Academic journal article Demokratizatsiya

Electoral Stakes, Labor Migration, and Voter Turnout: The 2011 Presidential Election in Kyrgyzstan

Academic journal article Demokratizatsiya

Electoral Stakes, Labor Migration, and Voter Turnout: The 2011 Presidential Election in Kyrgyzstan

Article excerpt

Abstract: Voter turnout in the 2011 presidential election in Kyrgyzstan revealed a dramatic divide between electoral behavior in the north and south of the country. Instead of the traditional socio-economic factors associated with variation in voter turnout, this study finds that differences in levels of labor migration and perceptions of the electoral stakes explain the turnout gap between northern and southern voters. Building on the work of Franklin and others, this research illustrates the importance of the character of the election in shaping voter behavior.

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There is a growing, but still under-developed, literature on turnout in post-communist elections. (1) The focus of this research ranges from the marked decline in voter participation over the two decades of the post-communist era to regional variations in turnout in a single country. (2) Understandably, given its size, diversity, and political importance, Russia has been the subject of most of the research on regional variations in turnout. (3) However, regional diversity in electoral behavior is pronounced in other post-communist countries, witness the east-west divide in Ukraine. In the May 2014 presidential election in Ukraine, turnout rates varied from a high of 78.2 percent in the western region of Lviv to only 15 percent in Donetsk region in the east, a testament to the declining legitimacy of Ukraine's central government among residents in many eastern regions as well as the extent of the fighting. (4)

This article examines the dramatic variation in turnout levels between Kyrgyzstan's north and south, which are divided not just by high mountains but by level of economic development and ethnic, linguistic, and religious features. The stunning 22-point regional gap in turnout levels in the 2011 presidential election is unprecedented in the country's two-decade history and a rarity in the post-communist electoral experience. We argue that although economic conditions and electoral supply influenced participation rates in the north and south, the major reasons for the sharply higher turnout in northern districts were more "missing voters" from the south, who were working abroad, and a significant regional divide in the perceptions of the electoral stakes. Northern voters and leaders appeared to be convinced that they had far more to lose by the return to power of a southern president, especially a president of immoderate views, than southern voters did with the election of a northern president. Thus, political and social context is not only an essential component of any turnout model, as Mark Franklin has insisted, but in some instances it may be the decisive one. (5)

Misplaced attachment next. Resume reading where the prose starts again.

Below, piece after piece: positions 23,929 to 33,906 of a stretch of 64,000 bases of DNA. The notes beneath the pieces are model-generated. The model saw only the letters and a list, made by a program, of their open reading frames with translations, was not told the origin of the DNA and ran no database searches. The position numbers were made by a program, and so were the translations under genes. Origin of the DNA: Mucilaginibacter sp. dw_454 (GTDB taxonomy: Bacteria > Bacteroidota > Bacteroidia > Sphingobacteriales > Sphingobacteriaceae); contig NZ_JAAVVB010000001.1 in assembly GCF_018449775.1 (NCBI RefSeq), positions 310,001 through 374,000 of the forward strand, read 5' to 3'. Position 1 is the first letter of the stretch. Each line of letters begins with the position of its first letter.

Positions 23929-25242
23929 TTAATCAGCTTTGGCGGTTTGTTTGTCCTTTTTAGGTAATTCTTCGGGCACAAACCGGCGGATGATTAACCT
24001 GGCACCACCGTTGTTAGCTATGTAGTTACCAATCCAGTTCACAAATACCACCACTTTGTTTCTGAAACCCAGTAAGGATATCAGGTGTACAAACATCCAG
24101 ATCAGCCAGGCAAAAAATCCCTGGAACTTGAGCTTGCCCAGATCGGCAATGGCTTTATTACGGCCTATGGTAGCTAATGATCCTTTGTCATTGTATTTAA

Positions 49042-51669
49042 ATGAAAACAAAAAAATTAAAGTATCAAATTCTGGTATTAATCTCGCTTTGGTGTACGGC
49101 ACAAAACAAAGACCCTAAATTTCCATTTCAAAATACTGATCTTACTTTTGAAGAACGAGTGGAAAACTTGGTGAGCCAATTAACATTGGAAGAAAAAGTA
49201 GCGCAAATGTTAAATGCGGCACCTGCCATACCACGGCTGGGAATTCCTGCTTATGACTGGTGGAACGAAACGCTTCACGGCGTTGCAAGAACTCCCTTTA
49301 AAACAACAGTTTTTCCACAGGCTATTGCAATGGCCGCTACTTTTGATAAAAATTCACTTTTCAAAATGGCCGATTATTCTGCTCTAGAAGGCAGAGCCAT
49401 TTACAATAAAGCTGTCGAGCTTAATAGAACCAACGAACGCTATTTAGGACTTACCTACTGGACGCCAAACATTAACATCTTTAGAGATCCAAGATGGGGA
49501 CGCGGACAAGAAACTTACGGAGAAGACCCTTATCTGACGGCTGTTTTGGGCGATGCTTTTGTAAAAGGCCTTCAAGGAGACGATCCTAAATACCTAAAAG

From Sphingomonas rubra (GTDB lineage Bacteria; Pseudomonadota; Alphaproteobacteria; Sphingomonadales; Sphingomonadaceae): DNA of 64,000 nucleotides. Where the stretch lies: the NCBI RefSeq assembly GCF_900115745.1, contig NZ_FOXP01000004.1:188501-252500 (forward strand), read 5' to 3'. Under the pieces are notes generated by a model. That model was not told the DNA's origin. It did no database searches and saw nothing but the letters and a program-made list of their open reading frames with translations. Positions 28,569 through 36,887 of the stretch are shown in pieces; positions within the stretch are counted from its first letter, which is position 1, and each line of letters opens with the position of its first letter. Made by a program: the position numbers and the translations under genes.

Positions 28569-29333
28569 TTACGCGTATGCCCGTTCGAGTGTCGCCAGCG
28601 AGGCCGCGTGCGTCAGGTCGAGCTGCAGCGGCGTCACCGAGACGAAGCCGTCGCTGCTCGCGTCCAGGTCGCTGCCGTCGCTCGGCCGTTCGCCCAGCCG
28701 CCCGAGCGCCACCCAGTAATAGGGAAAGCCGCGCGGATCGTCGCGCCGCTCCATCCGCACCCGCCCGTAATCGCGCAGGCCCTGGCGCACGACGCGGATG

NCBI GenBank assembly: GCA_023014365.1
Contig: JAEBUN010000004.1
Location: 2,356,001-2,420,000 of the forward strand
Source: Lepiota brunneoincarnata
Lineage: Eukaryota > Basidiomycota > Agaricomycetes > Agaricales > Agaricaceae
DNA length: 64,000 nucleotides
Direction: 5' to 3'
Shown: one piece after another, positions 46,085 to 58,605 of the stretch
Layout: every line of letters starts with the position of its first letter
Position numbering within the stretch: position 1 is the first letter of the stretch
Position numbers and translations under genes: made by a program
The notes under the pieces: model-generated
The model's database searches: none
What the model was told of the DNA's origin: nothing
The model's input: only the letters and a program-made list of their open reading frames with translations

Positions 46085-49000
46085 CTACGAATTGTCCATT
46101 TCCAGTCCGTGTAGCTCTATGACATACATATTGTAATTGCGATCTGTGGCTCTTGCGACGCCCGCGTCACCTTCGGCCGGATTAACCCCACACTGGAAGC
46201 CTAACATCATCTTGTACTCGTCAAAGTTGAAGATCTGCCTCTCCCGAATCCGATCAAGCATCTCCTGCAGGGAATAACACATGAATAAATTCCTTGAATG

Our analyses of electoral behavior in Kyrgyzstan are based in part on detailed district-level demographic and economic data from the 2009 national census as well as complete district-level--and in some cases precinct-level--electoral results from the 2010 parliamentary election and the 2011 presidential election. (6) These data allow us to distinguish turnout patterns across the country in two elections in close proximity and to find associations between demographic and economic data and electoral behavior at the district level. Using these data, we have constructed a multivariate model that permits us to reach tentative conclusions about the significance and explanatory weight of variables that are associated with turnout variation by district. However, because so much of the variation in the 2011 election is explained by a single variable, the north-south divide, a major challenge for this work is to tease out from various qualitative sources compelling explanations as to why, in the absence of socio-demographic differences that could explain variations in participation rates, northern voters were so much more active than their southern counterparts. (7) Qualitative approaches are especially appropriate when certain structural and contextual factors--and not just socio-demographic or economic variables--play a critical role in voters' calculations about whether, and for whom, to vote. …

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